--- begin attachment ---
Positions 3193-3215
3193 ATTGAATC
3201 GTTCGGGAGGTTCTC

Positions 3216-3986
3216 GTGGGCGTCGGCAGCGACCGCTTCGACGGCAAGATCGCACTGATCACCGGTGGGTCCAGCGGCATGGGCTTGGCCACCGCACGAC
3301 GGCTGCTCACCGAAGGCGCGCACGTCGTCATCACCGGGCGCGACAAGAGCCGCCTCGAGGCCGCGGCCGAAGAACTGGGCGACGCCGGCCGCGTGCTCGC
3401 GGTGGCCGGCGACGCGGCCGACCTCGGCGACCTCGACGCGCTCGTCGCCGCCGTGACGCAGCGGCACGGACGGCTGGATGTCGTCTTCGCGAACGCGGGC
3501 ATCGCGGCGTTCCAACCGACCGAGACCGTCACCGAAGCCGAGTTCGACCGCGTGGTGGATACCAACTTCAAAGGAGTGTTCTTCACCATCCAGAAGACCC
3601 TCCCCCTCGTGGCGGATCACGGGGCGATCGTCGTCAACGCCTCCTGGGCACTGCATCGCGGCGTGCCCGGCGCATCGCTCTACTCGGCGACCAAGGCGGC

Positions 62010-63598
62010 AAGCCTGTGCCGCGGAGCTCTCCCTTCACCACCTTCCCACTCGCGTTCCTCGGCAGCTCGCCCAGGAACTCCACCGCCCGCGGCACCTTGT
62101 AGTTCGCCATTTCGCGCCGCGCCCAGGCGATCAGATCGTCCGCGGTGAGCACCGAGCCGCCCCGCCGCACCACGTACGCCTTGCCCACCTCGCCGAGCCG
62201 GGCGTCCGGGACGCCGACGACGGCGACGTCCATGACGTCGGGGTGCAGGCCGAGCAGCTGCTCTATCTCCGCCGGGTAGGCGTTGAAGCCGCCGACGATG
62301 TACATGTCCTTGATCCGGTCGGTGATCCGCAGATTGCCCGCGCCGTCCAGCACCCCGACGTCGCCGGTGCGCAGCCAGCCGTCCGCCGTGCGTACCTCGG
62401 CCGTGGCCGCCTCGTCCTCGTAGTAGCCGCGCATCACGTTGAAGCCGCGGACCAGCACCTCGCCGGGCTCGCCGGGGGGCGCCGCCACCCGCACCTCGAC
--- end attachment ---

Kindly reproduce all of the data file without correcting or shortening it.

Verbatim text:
Positions 3193-3215
3193 ATTGAATC
3201 GTTCGGGAGGTTCTC

Positions 3216-3986
3216 GTGGGCGTCGGCAGCGACCGCTTCGACGGCAAGATCGCACTGATCACCGGTGGGTCCAGCGGCATGGGCTTGGCCACCGCACGAC
3301 GGCTGCTCACCGAAGGCGCGCACGTCGTCATCACCGGGCGCGACAAGAGCCGCCTCGAGGCCGCGGCCGAAGAACTGGGCGACGCCGGCCGCGTGCTCGC
3401 GGTGGCCGGCGACGCGGCCGACCTCGGCGACCTCGACGCGCTCGTCGCCGCCGTGACGCAGCGGCACGGACGGCTGGATGTCGTCTTCGCGAACGCGGGC
3501 ATCGCGGCGTTCCAACCGACCGAGACCGTCACCGAAGCCGAGTTCGACCGCGTGGTGGATACCAACTTCAAAGGAGTGTTCTTCACCATCCAGAAGACCC
3601 TCCCCCTCGTGGCGGATCACGGGGCGATCGTCGTCAACGCCTCCTGGGCACTGCATCGCGGCGTGCCCGGCGCATCGCTCTACTCGGCGACCAAGGCGGC

Positions 62010-63598
62010 AAGCCTGTGCCGCGGAGCTCTCCCTTCACCACCTTCCCACTCGCGTTCCTCGGCAGCTCGCCCAGGAACTCCACCGCCCGCGGCACCTTGT
62101 AGTTCGCCATTTCGCGCCGCGCCCAGGCGATCAGATCGTCCGCGGTGAGCACCGAGCCGCCCCGCCGCACCACGTACGCCTTGCCCACCTCGCCGAGCCG
62201 GGCGTCCGGGACGCCGACGACGGCGACGTCCATGACGTCGGGGTGCAGGCCGAGCAGCTGCTCTATCTCCGCCGGGTAGGCGTTGAAGCCGCCGACGATG
62301 TACATGTCCTTGATCCGGTCGGTGATCCGCAGATTGCCCGCGCCGTCCAGCACCCCGACGTCGCCGGTGCGCAGCCAGCCGTCCGCCGTGCGTACCTCGG
62401 CCGTGGCCGCCTCGTCCTCGTAGTAGCCGCGCATCACGTTGAAGCCGCGGACCAGCACCTCGCCGGGCTCGCCGGGGGGCGCCGCCACCCGCACCTCGAC